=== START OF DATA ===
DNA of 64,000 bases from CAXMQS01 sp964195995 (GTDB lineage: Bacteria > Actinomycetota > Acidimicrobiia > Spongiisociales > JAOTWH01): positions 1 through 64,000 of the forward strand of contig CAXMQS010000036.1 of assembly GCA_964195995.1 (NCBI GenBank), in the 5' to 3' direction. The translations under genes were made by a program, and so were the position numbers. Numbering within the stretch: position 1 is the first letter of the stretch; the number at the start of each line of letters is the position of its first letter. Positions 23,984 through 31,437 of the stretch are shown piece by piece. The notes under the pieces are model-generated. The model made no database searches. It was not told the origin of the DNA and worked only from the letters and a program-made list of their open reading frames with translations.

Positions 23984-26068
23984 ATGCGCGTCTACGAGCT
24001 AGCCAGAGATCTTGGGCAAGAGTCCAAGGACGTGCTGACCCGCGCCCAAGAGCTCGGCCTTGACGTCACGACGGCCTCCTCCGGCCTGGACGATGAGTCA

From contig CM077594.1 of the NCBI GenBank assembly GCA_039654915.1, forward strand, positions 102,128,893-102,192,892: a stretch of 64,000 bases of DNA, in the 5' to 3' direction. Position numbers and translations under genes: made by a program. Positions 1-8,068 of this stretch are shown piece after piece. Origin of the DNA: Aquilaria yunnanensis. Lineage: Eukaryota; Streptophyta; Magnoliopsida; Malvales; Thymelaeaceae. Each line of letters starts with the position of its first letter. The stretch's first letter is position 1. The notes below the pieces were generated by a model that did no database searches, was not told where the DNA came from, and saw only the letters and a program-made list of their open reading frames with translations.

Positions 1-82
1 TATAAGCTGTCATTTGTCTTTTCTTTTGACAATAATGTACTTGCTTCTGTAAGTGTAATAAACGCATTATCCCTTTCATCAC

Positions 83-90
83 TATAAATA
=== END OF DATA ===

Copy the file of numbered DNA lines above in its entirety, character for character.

DNA of 64,000 bases from CAXMQS01 sp964195995 (GTDB lineage: Bacteria > Actinomycetota > Acidimicrobiia > Spongiisociales > JAOTWH01): positions 1 through 64,000 of the forward strand of contig CAXMQS010000036.1 of assembly GCA_964195995.1 (NCBI GenBank), in the 5' to 3' direction. The translations under genes were made by a program, and so were the position numbers. Numbering within the stretch: position 1 is the first letter of the stretch; the number at the start of each line of letters is the position of its first letter. Positions 23,984 through 31,437 of the stretch are shown piece by piece. The notes under the pieces are model-generated. The model made no database searches. It was not told the origin of the DNA and worked only from the letters and a program-made list of their open reading frames with translations.

Positions 23984-26068
23984 ATGCGCGTCTACGAGCT
24001 AGCCAGAGATCTTGGGCAAGAGTCCAAGGACGTGCTGACCCGCGCCCAAGAGCTCGGCCTTGACGTCACGACGGCCTCCTCCGGCCTGGACGATGAGTCA

From contig CM077594.1 of the NCBI GenBank assembly GCA_039654915.1, forward strand, positions 102,128,893-102,192,892: a stretch of 64,000 bases of DNA, in the 5' to 3' direction. Position numbers and translations under genes: made by a program. Positions 1-8,068 of this stretch are shown piece after piece. Origin of the DNA: Aquilaria yunnanensis. Lineage: Eukaryota; Streptophyta; Magnoliopsida; Malvales; Thymelaeaceae. Each line of letters starts with the position of its first letter. The stretch's first letter is position 1. The notes below the pieces were generated by a model that did no database searches, was not told where the DNA came from, and saw only the letters and a program-made list of their open reading frames with translations.

Positions 1-82
1 TATAAGCTGTCATTTGTCTTTTCTTTTGACAATAATGTACTTGCTTCTGTAAGTGTAATAAACGCATTATCCCTTTCATCAC

Positions 83-90
83 TATAAATA